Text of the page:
0
$\begingroup$

Let's say we have given two numbers $x, z$, and we need to find another number $y$ such that $x \text{ xor } y = z$. The xor ( exclusive or ) is bitwise operation: xor table .

I know that this can be solved if we analyze both $x \text{ and } y$ bit by bit, starting from the first, but I was wondering if it can be solved by some easier way with bitwise operations.

$\endgroup$
  • 1
    $\begingroup$ Hint: $x \text{ xor } (x \text{ xor } y )= y$ $\endgroup$ – Yves Daoust Jul 17 '18 at 8:31
3
$\begingroup$

One can observe that, for any boolean values $a,b,c$, we have $a=b$ if and only if $a \text{ xor } c = b \text{ xor } c$.

(To prove that we note that $\Rightarrow$ is trivial, and $\Leftarrow$ follows by xor-ing with $c$ once more and applying the cancellation law.)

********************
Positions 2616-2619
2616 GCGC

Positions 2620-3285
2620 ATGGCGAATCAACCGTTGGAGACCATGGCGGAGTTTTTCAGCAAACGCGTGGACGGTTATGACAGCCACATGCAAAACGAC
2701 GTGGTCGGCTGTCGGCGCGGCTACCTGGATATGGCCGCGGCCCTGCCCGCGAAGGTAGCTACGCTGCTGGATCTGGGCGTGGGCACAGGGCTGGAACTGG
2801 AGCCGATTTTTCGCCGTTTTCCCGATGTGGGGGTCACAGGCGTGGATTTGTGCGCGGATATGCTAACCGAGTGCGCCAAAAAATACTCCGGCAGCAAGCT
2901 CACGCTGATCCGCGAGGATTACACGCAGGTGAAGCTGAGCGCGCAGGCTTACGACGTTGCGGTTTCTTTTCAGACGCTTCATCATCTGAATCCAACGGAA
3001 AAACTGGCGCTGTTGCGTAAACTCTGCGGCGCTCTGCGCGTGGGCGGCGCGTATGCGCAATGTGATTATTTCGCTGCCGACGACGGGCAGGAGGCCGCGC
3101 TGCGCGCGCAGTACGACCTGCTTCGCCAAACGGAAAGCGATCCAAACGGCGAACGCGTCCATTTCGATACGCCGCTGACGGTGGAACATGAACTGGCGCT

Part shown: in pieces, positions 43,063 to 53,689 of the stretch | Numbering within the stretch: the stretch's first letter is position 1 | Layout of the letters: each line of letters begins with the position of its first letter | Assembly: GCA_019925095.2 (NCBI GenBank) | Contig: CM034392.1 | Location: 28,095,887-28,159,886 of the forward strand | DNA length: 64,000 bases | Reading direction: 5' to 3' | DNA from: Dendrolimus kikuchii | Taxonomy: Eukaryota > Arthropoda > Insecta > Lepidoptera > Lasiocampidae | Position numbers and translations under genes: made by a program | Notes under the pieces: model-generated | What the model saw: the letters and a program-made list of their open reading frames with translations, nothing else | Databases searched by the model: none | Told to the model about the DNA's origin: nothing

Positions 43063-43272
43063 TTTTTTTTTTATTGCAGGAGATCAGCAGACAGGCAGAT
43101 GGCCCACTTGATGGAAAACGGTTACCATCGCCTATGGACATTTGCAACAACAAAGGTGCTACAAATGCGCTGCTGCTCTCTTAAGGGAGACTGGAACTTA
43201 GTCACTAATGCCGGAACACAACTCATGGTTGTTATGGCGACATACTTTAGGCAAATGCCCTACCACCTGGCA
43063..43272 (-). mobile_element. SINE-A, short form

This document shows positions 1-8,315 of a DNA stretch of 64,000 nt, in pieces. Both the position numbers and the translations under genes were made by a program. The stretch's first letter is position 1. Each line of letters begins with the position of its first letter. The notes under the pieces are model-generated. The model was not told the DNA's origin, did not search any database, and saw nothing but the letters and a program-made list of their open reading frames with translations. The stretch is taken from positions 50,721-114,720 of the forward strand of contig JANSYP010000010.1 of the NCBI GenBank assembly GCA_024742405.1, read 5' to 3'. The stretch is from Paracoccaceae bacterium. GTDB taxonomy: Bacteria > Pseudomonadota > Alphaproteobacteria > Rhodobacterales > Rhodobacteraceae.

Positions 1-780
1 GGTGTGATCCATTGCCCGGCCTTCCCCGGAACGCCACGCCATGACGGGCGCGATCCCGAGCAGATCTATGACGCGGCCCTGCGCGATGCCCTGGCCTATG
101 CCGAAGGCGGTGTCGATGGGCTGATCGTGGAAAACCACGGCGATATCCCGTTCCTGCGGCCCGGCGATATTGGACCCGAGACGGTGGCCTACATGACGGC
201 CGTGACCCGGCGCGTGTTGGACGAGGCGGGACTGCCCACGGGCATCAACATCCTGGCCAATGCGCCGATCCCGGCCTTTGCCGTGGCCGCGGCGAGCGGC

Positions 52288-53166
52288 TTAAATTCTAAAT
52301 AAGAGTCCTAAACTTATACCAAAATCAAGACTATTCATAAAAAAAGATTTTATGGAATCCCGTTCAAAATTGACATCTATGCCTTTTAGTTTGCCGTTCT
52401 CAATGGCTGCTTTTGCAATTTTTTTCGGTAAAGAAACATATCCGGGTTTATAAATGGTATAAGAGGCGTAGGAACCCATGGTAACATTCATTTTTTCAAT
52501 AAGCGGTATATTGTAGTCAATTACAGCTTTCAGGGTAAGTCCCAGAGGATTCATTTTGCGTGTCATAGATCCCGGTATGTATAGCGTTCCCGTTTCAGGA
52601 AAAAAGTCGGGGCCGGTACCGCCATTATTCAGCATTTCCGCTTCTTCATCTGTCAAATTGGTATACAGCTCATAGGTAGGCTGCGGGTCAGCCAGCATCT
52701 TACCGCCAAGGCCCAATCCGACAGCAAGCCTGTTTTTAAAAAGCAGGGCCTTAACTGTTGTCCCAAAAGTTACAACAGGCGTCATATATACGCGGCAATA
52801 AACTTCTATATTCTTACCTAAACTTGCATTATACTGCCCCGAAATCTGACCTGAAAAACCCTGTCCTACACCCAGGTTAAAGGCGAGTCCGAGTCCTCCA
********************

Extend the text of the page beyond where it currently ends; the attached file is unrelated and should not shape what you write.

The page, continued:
Hence, the equation $x \text{ xor } y = z$ is equivalent to $(x \text{ xor } y) \text{ xor } x = z \text{ xor } x$ which in turn (by the cancellation law), simplifies to $y = z \text{ xor } x$.

If we wanted to be more pedantic we could explicitly point out those steps where we also implicitly used associativity, commutativity, and the identity law.

$\endgroup$
2
$\begingroup$

Xoring is "reversible": $y$ xored by $x$ flips the bits of $y$ where $x$ has ones. Xoring one more time restores the initial value.

$$(y\oplus x)\oplus x=y=z\oplus x.$$

$\endgroup$

Your Answer

By clicking “Post Your Answer”, you agree to our terms of service, privacy policy and cookie policy

Not the answer you're looking for? Browse other questions tagged or ask your own question.